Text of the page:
The Continuous Improvement Model

When I started teaching English, I was terrified. I had few ideas about how to effectively communicate what I knew about English and reading comprehension to my students. See, I was (am) really good at English. It was my strongest subject in school. I love to read. I love to write. It comes naturally to me. I rarely struggled with it. So when I encountered students who weren’t good at reading or writing, I didn’t know what to do with them. I had no strategies for how to help them learn and grow. My process for teaching writing evolved into something very successful, but that’s a topic for another entry. My process for teaching reading, however, improved as a result of my being assigned to teach a semester course of Advanced Reading, in which the curriculum embedded something called “FCIM,” which stands for “Florida’s Continuous Improvement Model.” The Continuous Improvement Model – or CIM, for short – operates under the best-practice assumption that education is a cycle of teaching and assessing, and is best communicated through some variation of the research-based strategy “model-guide-practice” or “I do, we do, you do.”

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I wasn’t overly impressed with the quality of the curriculum – as is true for most large curriculum companies, there were errors, lack of explanation for answers, and virtually no guide for teaching metacognition (another research-based instructional component). But I did like, and find effective, the overarching principles of the instructional model. It was on this that I based my own CIM resources.

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These resources are intended to be used in conjunction with other curriculum, instruction, and assessment. They should be a component of the Continuous Improvement Model within any classroom. They should be used to help the teacher gather data on student comprehension and achievement and that should drive further instruction.

This particular CIM targets the Common Core Reading: Literature Standard 1 for grades 9-10. It has a complete teacher script for lesson 1, which models metacognition for students and goes through how to determine the correct answer for the correct reason. It has a guided lesson script for lesson 2, which helps take students through the same process before trying it completely on their own in lesson 3. Although, lesson 3 has thorough explanations for the correct and incorrect answers so that it can be a part of the Continuous Improvement Model process.

 

Additionally, it offers differentiation options by having two complete sets of lessons: one using multiple-choice questions and one using open-response questions. This resource combines 2 essential features of quality education: effective use of time and best-practices teaching methods. Finding supplementary materials that specifically target a single standard are difficult to come by. You either have to take a resource and pick it apart to use only the questions that apply to the standard you’re targeting or you have to make it yourself. And few teachers have the time (or inclination, for that matter) to pick passages and write standards-based questions for them. This takes that prep-work piece away and does that labor for you. However, you, as the teacher, get to decide how to use the resource, how to differentiate and scaffold it, and even whether or not to use pairs or small groups – all while knowing you are engaging your students in the model-guide-practice research-based teaching strategy and gathering information and data you can use as a part of your classroom’s Continuous Improvement Model.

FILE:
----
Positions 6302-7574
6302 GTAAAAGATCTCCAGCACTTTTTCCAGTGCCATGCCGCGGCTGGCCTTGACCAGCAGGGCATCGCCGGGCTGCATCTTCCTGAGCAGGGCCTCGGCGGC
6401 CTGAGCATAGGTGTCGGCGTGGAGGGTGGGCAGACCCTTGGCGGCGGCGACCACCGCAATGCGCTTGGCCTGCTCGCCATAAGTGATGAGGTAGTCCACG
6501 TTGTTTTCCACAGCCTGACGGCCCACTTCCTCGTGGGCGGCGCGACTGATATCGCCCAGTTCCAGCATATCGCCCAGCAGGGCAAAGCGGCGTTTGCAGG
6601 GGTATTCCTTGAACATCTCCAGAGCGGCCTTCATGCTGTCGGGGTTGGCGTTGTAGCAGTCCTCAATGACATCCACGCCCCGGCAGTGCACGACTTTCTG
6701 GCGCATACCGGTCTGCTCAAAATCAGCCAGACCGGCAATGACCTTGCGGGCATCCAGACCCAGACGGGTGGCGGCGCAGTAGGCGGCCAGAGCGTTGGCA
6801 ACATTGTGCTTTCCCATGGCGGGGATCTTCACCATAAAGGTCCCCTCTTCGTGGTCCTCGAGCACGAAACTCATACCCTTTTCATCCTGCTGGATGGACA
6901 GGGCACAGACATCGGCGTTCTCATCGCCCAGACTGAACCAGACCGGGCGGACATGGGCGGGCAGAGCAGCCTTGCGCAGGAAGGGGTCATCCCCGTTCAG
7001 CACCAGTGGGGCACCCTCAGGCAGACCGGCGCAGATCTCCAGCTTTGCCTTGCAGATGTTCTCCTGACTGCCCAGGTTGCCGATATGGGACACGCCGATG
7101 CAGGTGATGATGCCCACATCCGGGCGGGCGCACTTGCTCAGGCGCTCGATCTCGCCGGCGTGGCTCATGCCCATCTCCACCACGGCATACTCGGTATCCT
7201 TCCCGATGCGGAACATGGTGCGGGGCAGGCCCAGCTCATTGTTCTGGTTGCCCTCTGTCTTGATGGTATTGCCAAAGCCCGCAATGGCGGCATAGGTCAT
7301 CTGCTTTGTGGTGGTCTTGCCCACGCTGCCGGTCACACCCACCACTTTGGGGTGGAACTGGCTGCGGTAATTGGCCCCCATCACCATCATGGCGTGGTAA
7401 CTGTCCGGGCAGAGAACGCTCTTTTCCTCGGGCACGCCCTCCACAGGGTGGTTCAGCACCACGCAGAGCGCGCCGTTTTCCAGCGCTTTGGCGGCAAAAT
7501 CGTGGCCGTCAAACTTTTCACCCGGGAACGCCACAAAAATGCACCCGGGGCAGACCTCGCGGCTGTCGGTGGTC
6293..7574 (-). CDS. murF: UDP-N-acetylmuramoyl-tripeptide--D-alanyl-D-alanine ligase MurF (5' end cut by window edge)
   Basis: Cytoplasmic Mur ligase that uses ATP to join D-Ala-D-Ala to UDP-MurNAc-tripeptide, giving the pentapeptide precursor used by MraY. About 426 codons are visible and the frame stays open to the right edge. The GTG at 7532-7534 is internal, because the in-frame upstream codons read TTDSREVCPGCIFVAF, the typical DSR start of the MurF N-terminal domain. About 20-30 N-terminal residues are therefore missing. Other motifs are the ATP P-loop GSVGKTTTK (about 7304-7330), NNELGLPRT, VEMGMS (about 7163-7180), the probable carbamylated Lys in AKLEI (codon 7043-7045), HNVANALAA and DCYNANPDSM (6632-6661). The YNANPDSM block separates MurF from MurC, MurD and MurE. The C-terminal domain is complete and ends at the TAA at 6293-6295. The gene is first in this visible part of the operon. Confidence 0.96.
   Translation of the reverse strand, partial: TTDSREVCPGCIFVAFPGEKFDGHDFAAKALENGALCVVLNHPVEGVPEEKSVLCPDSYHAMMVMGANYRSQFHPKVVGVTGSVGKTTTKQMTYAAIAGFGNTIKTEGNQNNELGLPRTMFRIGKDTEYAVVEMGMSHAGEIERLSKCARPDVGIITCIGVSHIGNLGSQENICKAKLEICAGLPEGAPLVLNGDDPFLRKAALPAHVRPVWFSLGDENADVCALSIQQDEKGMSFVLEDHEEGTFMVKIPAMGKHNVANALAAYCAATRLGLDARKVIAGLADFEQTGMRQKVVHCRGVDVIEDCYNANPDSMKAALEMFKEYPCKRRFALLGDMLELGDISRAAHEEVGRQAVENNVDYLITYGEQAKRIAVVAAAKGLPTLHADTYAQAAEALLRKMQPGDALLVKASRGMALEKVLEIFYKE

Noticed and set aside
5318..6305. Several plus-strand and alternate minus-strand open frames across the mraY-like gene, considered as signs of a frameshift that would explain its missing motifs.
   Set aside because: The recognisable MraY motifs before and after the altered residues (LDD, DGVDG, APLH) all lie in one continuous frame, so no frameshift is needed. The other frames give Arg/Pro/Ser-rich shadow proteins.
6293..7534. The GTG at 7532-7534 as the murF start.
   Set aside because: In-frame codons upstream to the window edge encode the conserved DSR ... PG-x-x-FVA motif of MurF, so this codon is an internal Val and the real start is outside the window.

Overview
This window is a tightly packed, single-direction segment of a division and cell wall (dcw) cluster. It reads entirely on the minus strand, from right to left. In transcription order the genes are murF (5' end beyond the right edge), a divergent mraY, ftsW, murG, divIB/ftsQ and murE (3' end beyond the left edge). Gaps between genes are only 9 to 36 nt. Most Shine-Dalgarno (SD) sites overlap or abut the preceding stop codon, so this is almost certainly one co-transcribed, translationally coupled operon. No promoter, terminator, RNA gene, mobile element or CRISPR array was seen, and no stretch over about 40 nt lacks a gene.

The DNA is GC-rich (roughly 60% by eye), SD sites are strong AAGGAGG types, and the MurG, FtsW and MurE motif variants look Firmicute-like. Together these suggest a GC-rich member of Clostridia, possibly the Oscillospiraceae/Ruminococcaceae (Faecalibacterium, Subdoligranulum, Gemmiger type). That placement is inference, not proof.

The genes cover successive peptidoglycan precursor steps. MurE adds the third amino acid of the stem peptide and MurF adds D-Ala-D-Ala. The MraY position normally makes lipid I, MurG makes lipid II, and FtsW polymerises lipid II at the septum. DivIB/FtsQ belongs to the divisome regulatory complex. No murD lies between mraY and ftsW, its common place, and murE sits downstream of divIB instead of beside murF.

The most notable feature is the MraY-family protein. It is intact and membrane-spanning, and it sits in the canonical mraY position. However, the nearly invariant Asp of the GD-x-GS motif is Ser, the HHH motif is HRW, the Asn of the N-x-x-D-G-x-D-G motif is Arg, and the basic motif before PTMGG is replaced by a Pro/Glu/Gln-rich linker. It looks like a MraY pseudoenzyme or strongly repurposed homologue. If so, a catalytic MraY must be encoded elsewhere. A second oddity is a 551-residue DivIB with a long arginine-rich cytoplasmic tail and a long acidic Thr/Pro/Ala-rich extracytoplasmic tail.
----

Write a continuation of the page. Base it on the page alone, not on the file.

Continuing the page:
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Although this is my first CIM for this level, I have a complete RL/RI (all 17 standards) CIM set for 6th grade and I’m almost halfway done with the complete 8th grade set as well. Eventually, the intention is to have sets for grades 5, 6, 7, 8, and 9-10.

How can you use this resource effectively? Many teachers who have purchased from my CIM line use this resource as bell work. Others use it as a part of a focus workshop. The product itself has suggestions for differentiation as well as collaborative work.

This line is also highly rated by teachers who have purchased the resource(s). Here are some of the things they’ve had to say about the different products in the CIM line:

On RL.9-10.1:

  • On July 16, 2016, Catherine R. said: This will be a valuable resource to walk students through the process of reading and using evidence to respond to questions. Thanks for sharing.

On RL.8.2:

  • On July 13, 2016, Wacky Apple (TpT Seller) said: Exactly what I needed.

On RL.6 (various):

  • On March 29, 2016, Megan F. said: One of the best resources I have seen in a while
  • On June 7, 2016, Rebecca Harris (TpT Seller) said: Excellent resource! I look forward to using these with my students this year!
  • On April 21, 2016, Janine L. said: Looking forward to using these to review the standards my students performed poorly on for their district assessments.
  • On January 24, 2016, Crystal V. said: I own the RL bundle and the RI bundle. Yes, they are a little bit pricey but I think it is absolutely fair considering the amount of content. You definitely get what you pay for! I love using these as Bell Ringer Activities, and to remediate standards since testing is coming up. Thanks!
  • On November 20, 2015, Shakera W. said: Thank you! this resource is so helpful for intervention! Thank you so much! Very thorough resources!
  • On January 20, 2016, Emily S. said: Great resource! Such a time-saver! Thanks 🙂
  • On October 14, 2015, Shakera W. said: Great intervention tool! Thank you!

If this sounds intriguing, head on over and check it out!

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